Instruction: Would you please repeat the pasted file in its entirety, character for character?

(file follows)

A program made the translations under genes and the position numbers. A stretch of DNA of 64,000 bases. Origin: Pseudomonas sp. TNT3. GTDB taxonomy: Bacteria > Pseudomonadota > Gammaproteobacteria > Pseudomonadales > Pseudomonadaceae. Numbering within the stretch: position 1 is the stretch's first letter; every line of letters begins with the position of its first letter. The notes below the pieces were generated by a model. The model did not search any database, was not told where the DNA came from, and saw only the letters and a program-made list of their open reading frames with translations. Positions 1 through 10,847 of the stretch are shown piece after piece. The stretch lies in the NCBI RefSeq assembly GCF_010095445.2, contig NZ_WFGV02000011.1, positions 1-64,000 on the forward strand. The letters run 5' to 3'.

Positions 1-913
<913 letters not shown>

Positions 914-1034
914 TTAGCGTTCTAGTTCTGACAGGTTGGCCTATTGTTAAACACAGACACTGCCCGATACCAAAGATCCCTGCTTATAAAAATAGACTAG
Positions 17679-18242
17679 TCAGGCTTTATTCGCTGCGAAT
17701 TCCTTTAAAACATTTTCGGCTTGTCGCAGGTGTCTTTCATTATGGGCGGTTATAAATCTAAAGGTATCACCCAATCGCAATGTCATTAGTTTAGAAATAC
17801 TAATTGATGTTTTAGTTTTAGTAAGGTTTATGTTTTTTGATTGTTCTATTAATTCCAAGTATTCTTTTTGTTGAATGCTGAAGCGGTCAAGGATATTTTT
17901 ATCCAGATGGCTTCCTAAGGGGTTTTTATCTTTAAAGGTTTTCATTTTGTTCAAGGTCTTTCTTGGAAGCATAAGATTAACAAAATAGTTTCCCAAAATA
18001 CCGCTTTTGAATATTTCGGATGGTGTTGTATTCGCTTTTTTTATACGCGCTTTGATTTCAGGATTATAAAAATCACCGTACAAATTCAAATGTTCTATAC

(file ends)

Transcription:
A program made the translations under genes and the position numbers. A stretch of DNA of 64,000 bases. Origin: Pseudomonas sp. TNT3. GTDB taxonomy: Bacteria > Pseudomonadota > Gammaproteobacteria > Pseudomonadales > Pseudomonadaceae. Numbering within the stretch: position 1 is the stretch's first letter; every line of letters begins with the position of its first letter. The notes below the pieces were generated by a model. The model did not search any database, was not told where the DNA came from, and saw only the letters and a program-made list of their open reading frames with translations. Positions 1 through 10,847 of the stretch are shown piece after piece. The stretch lies in the NCBI RefSeq assembly GCF_010095445.2, contig NZ_WFGV02000011.1, positions 1-64,000 on the forward strand. The letters run 5' to 3'.

Positions 1-913
<913 letters not shown>

Positions 914-1034
914 TTAGCGTTCTAGTTCTGACAGGTTGGCCTATTGTTAAACACAGACACTGCCCGATACCAAAGATCCCTGCTTATAAAAATAGACTAG
Positions 17679-18242
17679 TCAGGCTTTATTCGCTGCGAAT
17701 TCCTTTAAAACATTTTCGGCTTGTCGCAGGTGTCTTTCATTATGGGCGGTTATAAATCTAAAGGTATCACCCAATCGCAATGTCATTAGTTTAGAAATAC
17801 TAATTGATGTTTTAGTTTTAGTAAGGTTTATGTTTTTTGATTGTTCTATTAATTCCAAGTATTCTTTTTGTTGAATGCTGAAGCGGTCAAGGATATTTTT
17901 ATCCAGATGGCTTCCTAAGGGGTTTTTATCTTTAAAGGTTTTCATTTTGTTCAAGGTCTTTCTTGGAAGCATAAGATTAACAAAATAGTTTCCCAAAATA
18001 CCGCTTTTGAATATTTCGGATGGTGTTGTATTCGCTTTTTTTATACGCGCTTTGATTTCAGGATTATAAAAATCACCGTACAAATTCAAATGTTCTATAC